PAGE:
Fifth Estate Collective
Fifth Estate Censored by Prison Authorities
All issues blocked to Pennsylvania prisoners
Incarcerated subscribers to this magazine are being subjected to increasing censorship from prison authorities.
The worst has been Pennsylvania’s Department of Corrections which refused to allow delivery of the Summer 2019 issue of the Fifth Estate to subscribers in their prison system.
Pennsylvania initiated a policy last year that requires letters and periodicals to be sent to a central address rather than being delivered directly to individual prisoners in state lockups.
This policy hits prisoners receiving personal mail the hardest. Letters now must be sent to Smart Communications in St. Petersburg, Florida which scans them, stores them electronically, and inmates receive printout copies.
That means those locked up don’t get to touch the letter a loved one wrote. Also, digital copies can be retained for law enforcement investigative purposes.
Periodicals, such as ours, books, calendars, photo albums and other printed items are required to be sent to a Security Processing Center in Bellefonte, Penn. It is here that a censor decided that no prison subscriber will receive the Fifth Estate.
Pennsylvania authorities say they began Smart Communication’s Mail-Guard system after letters were found soaked in drugs. The MailGuard site brags that it “finally eliminates one of corrections longest running problems and security loopholes—contraband and secret communications in inmate postal mail. MailGuard completely cuts off the last conduits of drugs and undocumented inmate communications with the outside world.”
The refusal of subscriptions paid for by Fifth Estate supporters for our Prisoner Fund is completely arbitrary. In fact, no reason was given whatsoever. Just a Post Office form of a Xeroxed address label returned to us with REFUSED stamped on it.
Although this is not shocking given the brutal nature of prisons, it is disheartening for Pennsylvania prisoners, This arbitrariness of censorship is more the rule than the exception.
In something like the old Catholic Church’s Index Librorum Prohibitorum (List of Prohibited Books), the Texas prison system bans over 10,000 titles of 250,000 which are approved.
Hitler’s Mein Kampf is OK with the Texas Department of Criminal Justice as are two books by former Ku Klux Klan Grand Wizard David Duke. Harry Potter books are banned as is Alice Walker’s The Color Purple. One wonders, who went through over a quarter of a million titles to choose which were allowed?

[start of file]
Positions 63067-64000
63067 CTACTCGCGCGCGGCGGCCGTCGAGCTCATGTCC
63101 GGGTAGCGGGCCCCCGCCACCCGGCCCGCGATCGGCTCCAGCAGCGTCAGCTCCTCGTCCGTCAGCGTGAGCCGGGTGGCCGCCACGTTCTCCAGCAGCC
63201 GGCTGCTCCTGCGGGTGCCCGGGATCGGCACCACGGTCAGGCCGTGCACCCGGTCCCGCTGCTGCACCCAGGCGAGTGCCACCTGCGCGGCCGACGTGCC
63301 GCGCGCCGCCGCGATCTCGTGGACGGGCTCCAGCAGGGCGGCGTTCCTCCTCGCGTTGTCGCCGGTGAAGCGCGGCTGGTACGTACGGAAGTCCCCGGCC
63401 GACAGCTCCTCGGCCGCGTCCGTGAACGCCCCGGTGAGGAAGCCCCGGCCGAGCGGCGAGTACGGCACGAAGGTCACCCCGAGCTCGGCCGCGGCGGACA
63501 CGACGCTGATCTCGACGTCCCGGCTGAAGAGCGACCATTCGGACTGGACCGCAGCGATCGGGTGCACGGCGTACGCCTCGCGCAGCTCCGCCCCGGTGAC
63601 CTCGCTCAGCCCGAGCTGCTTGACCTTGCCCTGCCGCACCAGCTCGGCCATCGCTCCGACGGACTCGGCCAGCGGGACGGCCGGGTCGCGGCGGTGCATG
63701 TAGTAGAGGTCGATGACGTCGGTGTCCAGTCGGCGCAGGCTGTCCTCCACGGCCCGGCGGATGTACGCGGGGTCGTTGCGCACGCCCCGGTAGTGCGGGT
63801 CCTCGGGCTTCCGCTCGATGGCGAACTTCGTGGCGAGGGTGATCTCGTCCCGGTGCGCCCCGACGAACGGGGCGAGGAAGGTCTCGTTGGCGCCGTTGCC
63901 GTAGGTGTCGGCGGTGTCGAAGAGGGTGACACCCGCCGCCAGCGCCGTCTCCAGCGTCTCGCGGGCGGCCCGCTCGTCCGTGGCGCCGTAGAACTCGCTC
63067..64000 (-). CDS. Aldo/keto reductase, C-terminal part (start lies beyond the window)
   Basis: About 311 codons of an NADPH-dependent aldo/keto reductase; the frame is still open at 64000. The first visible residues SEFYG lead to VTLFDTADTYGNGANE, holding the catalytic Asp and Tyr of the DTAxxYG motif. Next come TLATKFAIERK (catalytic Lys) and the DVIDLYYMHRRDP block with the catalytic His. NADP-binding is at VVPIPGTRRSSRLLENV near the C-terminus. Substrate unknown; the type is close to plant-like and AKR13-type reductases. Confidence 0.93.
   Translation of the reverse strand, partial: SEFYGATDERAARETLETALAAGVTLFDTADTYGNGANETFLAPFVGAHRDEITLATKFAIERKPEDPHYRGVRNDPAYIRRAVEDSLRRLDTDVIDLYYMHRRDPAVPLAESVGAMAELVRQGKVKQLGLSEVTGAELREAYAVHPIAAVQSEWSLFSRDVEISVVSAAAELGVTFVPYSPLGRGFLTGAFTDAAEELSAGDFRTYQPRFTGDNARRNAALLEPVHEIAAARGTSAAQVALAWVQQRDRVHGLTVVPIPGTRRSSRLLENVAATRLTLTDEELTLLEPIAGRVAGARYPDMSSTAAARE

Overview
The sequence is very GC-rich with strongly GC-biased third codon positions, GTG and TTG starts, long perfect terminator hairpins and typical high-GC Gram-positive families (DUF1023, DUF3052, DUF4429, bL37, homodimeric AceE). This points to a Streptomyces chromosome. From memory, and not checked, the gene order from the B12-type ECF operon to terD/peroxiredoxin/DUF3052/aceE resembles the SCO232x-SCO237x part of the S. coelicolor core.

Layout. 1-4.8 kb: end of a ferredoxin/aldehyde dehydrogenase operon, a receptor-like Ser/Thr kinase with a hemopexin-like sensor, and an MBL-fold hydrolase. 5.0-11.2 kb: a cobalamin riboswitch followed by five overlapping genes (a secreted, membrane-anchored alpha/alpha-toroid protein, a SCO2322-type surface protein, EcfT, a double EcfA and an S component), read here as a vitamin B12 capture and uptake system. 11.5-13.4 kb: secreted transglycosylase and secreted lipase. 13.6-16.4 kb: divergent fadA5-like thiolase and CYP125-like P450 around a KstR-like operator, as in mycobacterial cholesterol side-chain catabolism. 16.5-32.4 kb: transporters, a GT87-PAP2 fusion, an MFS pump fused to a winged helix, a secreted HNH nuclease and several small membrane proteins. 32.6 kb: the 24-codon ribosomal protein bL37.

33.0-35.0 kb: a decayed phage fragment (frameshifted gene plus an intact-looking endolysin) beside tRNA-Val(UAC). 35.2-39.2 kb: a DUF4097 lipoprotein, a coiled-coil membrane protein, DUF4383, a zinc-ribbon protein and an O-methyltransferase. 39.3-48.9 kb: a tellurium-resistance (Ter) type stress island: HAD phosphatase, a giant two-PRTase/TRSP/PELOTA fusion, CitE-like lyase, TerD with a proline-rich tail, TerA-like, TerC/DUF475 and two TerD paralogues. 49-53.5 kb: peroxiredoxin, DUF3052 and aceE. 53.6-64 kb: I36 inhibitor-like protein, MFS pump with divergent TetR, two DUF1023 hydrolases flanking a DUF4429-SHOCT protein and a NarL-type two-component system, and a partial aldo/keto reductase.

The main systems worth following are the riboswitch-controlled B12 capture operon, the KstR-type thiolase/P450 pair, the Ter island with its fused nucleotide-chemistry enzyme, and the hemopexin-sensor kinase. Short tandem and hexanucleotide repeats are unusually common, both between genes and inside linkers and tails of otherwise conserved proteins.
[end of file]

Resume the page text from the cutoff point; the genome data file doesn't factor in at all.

Most recently, a California prison (we withhold which specific one to avoid more censorship) refused our Summer 2019 issue [FE #404] because a graphic displayed “frontal nudity.” Since the prison offered us an appeal on behalf of our prisoner subscriber, we informed the jail officials that painting in question was William Bouguereau’s “La Jeunesse de Bacchus,” a famous 19th century painting going at a Sotheby auction for up to $35 million.
We also wrote, “We considered sending notice of this ban to California media outlets figuring they would have a field day with ‘Prison Bans $35M Art’ as a headline, but we would rather have our subscribers receive their issues.”
Somehow, this worked! We were notified that the prisoner would receive the issue.
The Winter 2019 issue was refused at a prison because of our use of Delacroix’s 1830 painting, “Liberty Leading the People,” where the Liberty figure shows one bare breast (which actually is a little weird. Sort of like Janet Jackson’s Super Bowl “wardrobe malfunction” of a few years ago).
When the prison officials were notified of its origins, even though the 19 century Parisians depicted were wearing yellow vests, they relented and delivered the issue.
The Pennsylvania situation has not been remedied. We thank NYC Anarchist Black Cross who helped us by writing each prisoner explaining the situation. They do important work to “free all U.S.-held political prisoners and prisoners of war!” as their web site states.
Contact them at NYC ABC, PO Box 110034, Brooklyn, New York 11211, nycabc [at] riseup [dot] net, instagram.com/nycabc, and facebook.com/nycabc.